As mentioned above, plain hoppers can be eaten with both savoury (curries, sambols) or sweet (jams, condensed milk, coconut concotions, palm sugar, etc, etc, etc… oh man) accompaniments. My favourite, though, is the egg hopper, which is simply an egg cracked into the middle of a cooking hopper. The eggs are usually done ‘over-easy’ so that you can dip the crispy sides of the hopper into the egg, if that’s your thing, as it is mine. I can usually eat four of these without blinking an eye or taking a breath. I have had no food coma that matches the severity of a hopper coma, but it is always worth it. With some restraint – some would call it poor form – I only had two egg hoppers at AJ’s. They were great: not too rich and not too light. The coconut milk and salt in the mixture were well apportioned, and the yeastiness was at a comfortable level. The egg yolk wasn’t runny, which was the only slight disappointment, though in fairness to the restaurant, we did not specifically request it. I forgot to ask RJ about the hard yolks, though I presume this is to make the egg hoppers more acceptable to a wide base of (typically runny-yolk averse?) patrons. Boohoo to that! Next time, we will make a request-for-runny in advance. Again, the egg hoppers were still great to eat, with the right amount of salt and good texture. RJ mentioned that the hoppers are usually available for brunch only, so if you intend to head out to Sai Kung for dinner, it would be wise to call a day ahead and talk to RJ about your hopper requirements to avoid disappointment.
The cashew curry was excellent, if not a bit too well-endowned with cashew nuts and peas (which could well be your thing, and who would I be to judge?). Neither too oily nor too spicy, it was a great dipping choice for the plain hoppers. The seeni sambol, though, was too raw and mild for our liking.
Usually, seeni sambol contains a generous portion of onions very well fried together with maldive fish to create a sharp and spicy side dish that has the eater craving for plenty more (despite the potentially unpleasant side-effects a few hours later), but this version was just too much like regulation stir-fried onions. We quizzed RJ about this, who understood our consternation, and explained that the recipe was to appeal to a broader (presumably Chinese and European) palate, and was important to ensure his customers weren’t making like afterburners the following morning (my words, not his!). He mentioned again that next time we visit, we could place an advance order for the spicier, more ‘authentic’ version of seeni sambol. We’re already looking forward to that!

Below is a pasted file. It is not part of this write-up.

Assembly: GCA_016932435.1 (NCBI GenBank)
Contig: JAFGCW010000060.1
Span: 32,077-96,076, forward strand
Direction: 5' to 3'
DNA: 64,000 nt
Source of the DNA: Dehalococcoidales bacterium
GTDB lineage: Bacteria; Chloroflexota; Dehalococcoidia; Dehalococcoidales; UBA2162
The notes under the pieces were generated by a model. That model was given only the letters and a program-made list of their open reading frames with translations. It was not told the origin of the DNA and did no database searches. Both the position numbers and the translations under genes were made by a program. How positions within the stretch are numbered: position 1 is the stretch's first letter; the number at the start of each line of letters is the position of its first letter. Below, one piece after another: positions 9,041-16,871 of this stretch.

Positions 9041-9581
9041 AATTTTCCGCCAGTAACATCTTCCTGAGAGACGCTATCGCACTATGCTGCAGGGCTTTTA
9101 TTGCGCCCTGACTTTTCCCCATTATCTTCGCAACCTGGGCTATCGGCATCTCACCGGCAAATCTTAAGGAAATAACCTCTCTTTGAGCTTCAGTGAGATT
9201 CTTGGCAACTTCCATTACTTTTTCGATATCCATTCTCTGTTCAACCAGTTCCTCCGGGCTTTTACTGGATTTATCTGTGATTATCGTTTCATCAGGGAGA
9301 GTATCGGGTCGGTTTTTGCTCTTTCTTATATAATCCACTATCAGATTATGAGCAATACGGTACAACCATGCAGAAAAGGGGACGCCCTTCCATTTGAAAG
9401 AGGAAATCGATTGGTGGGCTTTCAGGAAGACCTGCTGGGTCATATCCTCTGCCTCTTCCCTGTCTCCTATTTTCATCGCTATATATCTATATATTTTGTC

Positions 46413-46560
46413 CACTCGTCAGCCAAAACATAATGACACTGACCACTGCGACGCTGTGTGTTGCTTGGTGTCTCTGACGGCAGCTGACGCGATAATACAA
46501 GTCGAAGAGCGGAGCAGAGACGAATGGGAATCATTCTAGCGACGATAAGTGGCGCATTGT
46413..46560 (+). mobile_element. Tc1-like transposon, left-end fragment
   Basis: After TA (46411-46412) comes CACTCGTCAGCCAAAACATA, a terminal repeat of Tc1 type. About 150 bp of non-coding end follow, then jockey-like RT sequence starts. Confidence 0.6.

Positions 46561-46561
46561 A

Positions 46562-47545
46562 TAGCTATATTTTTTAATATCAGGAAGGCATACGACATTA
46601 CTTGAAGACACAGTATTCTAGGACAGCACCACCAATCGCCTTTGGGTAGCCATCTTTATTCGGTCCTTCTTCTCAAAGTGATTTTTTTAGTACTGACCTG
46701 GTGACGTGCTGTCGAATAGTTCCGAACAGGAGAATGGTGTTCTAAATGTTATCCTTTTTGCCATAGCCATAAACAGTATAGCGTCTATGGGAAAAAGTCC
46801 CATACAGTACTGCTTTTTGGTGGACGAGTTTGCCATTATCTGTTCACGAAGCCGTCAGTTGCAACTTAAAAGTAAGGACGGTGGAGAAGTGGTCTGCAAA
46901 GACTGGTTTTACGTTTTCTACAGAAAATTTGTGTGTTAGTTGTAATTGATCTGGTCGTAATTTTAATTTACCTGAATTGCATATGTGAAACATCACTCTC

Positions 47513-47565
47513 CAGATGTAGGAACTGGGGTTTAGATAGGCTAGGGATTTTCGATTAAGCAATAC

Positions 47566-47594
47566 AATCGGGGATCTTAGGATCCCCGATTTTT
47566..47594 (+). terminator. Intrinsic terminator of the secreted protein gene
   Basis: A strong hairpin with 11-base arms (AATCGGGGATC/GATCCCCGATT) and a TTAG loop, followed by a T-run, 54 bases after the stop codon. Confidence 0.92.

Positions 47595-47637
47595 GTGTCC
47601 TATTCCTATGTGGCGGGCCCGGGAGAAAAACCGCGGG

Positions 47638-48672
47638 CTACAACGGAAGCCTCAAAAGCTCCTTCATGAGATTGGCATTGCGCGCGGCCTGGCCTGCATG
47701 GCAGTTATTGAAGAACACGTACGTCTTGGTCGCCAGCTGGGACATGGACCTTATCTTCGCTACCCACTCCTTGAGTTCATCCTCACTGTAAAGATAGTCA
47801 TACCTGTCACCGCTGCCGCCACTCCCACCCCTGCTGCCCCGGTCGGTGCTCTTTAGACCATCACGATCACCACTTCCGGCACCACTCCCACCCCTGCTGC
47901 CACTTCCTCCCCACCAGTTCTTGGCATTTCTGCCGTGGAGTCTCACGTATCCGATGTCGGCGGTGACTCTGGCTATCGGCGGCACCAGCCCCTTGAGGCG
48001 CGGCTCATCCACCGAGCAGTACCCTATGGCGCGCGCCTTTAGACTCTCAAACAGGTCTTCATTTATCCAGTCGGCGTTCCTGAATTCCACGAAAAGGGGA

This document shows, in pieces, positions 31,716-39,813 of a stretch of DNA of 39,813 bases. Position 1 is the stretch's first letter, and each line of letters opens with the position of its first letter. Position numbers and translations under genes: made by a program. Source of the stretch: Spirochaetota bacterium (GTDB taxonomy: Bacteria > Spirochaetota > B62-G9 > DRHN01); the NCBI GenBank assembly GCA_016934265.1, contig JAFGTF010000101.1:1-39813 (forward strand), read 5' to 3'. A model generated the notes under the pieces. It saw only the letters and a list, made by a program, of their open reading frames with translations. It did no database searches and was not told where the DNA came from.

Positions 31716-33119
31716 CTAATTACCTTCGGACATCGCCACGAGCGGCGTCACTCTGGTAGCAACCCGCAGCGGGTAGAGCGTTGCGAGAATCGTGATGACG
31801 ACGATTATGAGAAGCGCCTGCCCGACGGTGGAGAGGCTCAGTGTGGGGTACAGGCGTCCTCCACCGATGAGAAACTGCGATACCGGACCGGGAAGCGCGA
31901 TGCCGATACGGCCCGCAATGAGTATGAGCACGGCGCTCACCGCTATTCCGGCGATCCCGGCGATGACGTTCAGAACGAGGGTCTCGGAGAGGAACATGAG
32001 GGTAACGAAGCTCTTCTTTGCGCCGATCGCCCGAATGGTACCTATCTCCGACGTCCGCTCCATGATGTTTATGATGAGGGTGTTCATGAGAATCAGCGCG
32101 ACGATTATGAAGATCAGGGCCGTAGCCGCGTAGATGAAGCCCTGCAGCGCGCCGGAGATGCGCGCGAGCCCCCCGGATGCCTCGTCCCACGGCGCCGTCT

Fish cutlets are another personal favourite. They are small golf-ball sized portions of joy, rolled, lightly breaded and deep fried. Absolutely no one can beat my mother’s version, but RJ’s were well executed using mackerel and an even mix of pepper, spices, and finely sliced vegetables. We’d certainly order them again next time.
As my wife and I are vegequarians/pescatarians/vegetarian wannabes, we couldn’t try the lampreis, another Sri Lankan must-have. Lampreis is a selection of condiments and meats (seafood and vegetarian options can sometimes be found, but not yet at AJ’s) served on a bed of either plain or flavoured short grain or basmati rice, then wrapped in banana leaf and steamed. This process infuses the contents with the aroma of banana leaf, and the outcome tends to be absolutely unforgettable. Many food dreams are made of this, too, and lampreis usually vies with hoppers for a Sri Lankan’s meal of choice. The table in front of us tried the chicken lampreis and were full of praise.
For Sri Lankans reading this, Elephant House drinks are available at AJ’s! For everyone else, I recommend trying either the Ginger Beer or Creaming Soda. Whenever I visit Sri Lanka, I go through at least one Elephant House-branded drink a day, which is both necessary and good for the soul.
There were plenty of other food favourites that we weren’t able to try, including the fish curry, eggplant moju, lentils, kotthu roti and string hoppers. We’ll be saving those for future trips back to AJ’s. I love a restaurant with an approachable and humble, yet on-task owner, and RJ certainly fits that bill. His passion is understated due to his mild character, but it is well evident in the quality of his food.
For those with excitable and adventurous taste-buds, a lust for spice, or an intrigue for the hopper phenomenon, I recommend this restaurant highly.